So many of us came here on our "Way out" of some place else. We came with similar pain. We came seeking God after time away, time apart, time broken, and time forsaken. We might have come from great distances or great rejection. We might have come from the pain of loss with loved ones or in marriage. We might have stumbled in here on the road to recovery. We might have come because no other church would accept us for whom God created us beautifully to be.

We need to remember our first time through the doors, when these stones and windows spoke to the deepest part of our souls, when the music reached a part of us that had fallen asleep in hopeless fatigue, when some angel of God ministered to our hurts. We certainly are not perfect, speaking for myself alone. Nevertheless, on the road of life we have found our way out to the Messiah who meets us where we are and heals us for the days ahead.

Our United Church of Christ has taken a passage from the wisdom of the comic prophet Gracie Allen and shared it with love. Gracie once said, "Never place a Period where God has placed a Comma." God is still speaking. Are we still listening? If so, we need to offer ourselves and those who visit us "Commas" not "Periods" for the journey ahead. On the road of life, we need to know, God is not finished with us yet. Beware of placing periods in this sentence called Life.

Lesson #2: The "Way Out" is Back Through. From a traveler's point of view, this may not make sense. If you are leaving a place, why go back through? From a spiritual point of view, there could not be a clearer sign on the roadway of life. One fantastic example of how this works is the Amachi Program.

"Amachi" is a Nigerian Ebo word that means, "Who knows But what God has brought us through this child?" "Amachi" is a mentoring program administered by Big Brothers, Big Sisters. It is a program with people of faith mentoring children of promise. Amachi has grown out of an American tragedy. That tragedy is the state of children in America. There are 15 million children in poverty. 2.5 million children are homeless. 1.5 million children live in dope homes. And perhaps most tragic of all - 7.3 million children have one or more parent incarcerated in jails, prisons or under federal or state supervision. Of those 7.3 million children, unless there is intervention in their lives, 70% of them or 5.1 million will end up in prison later in life.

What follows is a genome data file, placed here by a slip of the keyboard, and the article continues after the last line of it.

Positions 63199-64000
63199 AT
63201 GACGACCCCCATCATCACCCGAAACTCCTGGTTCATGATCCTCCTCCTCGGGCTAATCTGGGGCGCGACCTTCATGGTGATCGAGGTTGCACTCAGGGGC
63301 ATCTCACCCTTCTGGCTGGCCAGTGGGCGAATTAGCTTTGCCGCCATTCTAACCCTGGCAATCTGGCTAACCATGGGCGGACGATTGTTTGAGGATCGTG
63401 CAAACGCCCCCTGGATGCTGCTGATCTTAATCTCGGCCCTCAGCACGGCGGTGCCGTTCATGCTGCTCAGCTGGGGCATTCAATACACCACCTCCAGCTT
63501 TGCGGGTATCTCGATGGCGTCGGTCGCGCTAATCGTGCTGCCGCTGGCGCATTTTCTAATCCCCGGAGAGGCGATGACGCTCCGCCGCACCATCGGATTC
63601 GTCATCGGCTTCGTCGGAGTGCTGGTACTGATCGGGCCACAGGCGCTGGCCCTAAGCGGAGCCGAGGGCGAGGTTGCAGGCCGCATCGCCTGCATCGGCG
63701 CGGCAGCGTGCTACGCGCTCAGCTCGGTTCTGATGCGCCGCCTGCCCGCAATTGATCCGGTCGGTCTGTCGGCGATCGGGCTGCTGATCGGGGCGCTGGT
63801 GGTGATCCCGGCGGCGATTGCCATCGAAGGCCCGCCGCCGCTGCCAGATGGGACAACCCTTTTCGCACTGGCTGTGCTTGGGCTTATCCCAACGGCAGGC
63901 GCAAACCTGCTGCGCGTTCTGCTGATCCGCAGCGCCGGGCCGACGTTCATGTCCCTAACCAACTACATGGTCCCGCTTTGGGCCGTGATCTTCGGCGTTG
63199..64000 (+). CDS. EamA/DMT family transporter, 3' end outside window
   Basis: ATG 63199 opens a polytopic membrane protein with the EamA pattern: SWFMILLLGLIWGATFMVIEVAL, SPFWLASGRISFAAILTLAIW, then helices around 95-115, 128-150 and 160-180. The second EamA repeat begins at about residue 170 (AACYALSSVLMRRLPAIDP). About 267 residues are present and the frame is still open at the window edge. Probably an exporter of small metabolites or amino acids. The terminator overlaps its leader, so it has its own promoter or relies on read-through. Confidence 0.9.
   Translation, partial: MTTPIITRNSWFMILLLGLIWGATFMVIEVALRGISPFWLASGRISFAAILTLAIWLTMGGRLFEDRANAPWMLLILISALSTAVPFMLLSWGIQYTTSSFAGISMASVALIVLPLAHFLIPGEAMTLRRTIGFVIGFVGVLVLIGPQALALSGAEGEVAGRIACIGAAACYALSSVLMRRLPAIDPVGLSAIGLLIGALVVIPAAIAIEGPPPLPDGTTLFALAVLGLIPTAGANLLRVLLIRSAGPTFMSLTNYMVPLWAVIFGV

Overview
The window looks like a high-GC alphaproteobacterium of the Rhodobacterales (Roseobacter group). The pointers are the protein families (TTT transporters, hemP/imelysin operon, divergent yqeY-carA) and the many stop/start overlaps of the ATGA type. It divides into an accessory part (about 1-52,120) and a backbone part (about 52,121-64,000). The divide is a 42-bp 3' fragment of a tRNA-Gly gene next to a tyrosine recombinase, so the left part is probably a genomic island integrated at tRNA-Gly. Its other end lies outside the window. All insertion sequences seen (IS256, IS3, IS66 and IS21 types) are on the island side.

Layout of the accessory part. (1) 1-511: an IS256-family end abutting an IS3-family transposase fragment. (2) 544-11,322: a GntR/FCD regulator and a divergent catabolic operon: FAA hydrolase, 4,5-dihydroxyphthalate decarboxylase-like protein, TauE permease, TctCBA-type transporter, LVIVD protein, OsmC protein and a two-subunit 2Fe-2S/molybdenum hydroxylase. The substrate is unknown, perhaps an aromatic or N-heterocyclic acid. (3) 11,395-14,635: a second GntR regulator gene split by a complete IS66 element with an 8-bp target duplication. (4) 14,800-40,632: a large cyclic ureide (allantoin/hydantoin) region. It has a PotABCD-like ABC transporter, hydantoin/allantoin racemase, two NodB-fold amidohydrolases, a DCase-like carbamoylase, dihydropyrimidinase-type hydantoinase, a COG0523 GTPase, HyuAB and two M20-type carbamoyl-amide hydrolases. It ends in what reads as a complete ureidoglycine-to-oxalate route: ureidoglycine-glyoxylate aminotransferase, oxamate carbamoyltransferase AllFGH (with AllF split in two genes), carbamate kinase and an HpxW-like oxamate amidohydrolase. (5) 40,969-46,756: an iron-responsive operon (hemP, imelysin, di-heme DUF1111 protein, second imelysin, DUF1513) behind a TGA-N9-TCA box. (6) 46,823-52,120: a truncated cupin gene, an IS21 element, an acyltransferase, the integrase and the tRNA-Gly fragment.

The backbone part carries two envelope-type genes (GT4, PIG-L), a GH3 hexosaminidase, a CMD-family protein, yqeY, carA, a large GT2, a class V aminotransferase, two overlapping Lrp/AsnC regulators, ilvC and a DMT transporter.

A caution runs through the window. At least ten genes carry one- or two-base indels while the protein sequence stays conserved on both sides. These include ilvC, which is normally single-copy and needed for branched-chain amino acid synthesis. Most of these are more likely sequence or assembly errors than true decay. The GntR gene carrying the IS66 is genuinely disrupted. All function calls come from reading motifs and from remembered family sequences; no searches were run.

When he retired from his work in government, Dr. W. Wilson Goode, the first African-American mayor from Philadelphia, went to a seminary. There, he got in touch with his own story. When Dr. Goode was fourteen years old, his father was incarcerated. Teachers told Wilson he was no good. They said he would never amount to much. God, still speaking through Wilson's pastor and his pastor's wife had a different message! They believed he could touch the stars! The church raised money to send him to Morgan State University. The rest is history.

Forty-three years later, while matriculating at Eastern Baptist Seminary at age sixty, Dr. Goode realized the tragedy of children, like himself, with incarcerated parents. God called him to go back through his own story and lead other children to hope. He formed Amachi. Through Amachi, children of incarcerated parents are meeting one-on-one with adults who care. They meet two hours a month for one year. Five years later, 900 children in Philadelphia, and a growing host of children nationwide have hope. Two-thirds of the children have improved test scores, grades, attendance, and reading levels. Instead of 70% headed for prison, 67% are headed for Hope!

Here in Central Ohio, we have identified 3,500 children with parents in prison. Statistically, 2,500 of them will end in prison unless something changes. Amachi offers that change. In this church, we have the capacity of love and positive belief in the power of God to change lives so much so that I want us to step forward and embrace this amazing program run by Big Brothers Big Sisters. This organization has a 100-year track record of success with children and youth. It is about time that we partner our 2000 year success story to theirs! They are in the mentoring business. We are in the saving business! After worship, I have invited Tracy Hoffman from Big Brothers Big Sisters to join us at coffee hour in the Parlor (on the first floor) to share information about this wonderful movement of love and support. I invite you to sign-up and join this growing movement of hope for the children. In this Advent season, I cannot think of a better way to see the Christ child than through Amachi. For certainly it is true: "Who knows but what God has brought us through this child."

The "Way Out" is back through. This applies to each one of us as well as the young boys and girls of Amachi. You and I need to go through the places of our lives that for too long have been unattended. We need to care for our bodies and souls in order to break on through to the other side. Our conscious minds need to allow our unconscious minds to mend the wounds of our lives. James offers us these words in scripture: "Be patient . . . strengthen your hearts . . . do not grumble against one another so that you may not be judged . . . See the purpose of the Lord who compassionate and merciful." The road sign "Way Out" offers you a choice in this season of waiting. Follow the signs. They lead to Bethlehem where you will find a babe wrapped in swaddling cloth and lying in a manger. He is the Incarnation of your "Way Out." Amen.

Copyright 2004, The First Congregational Church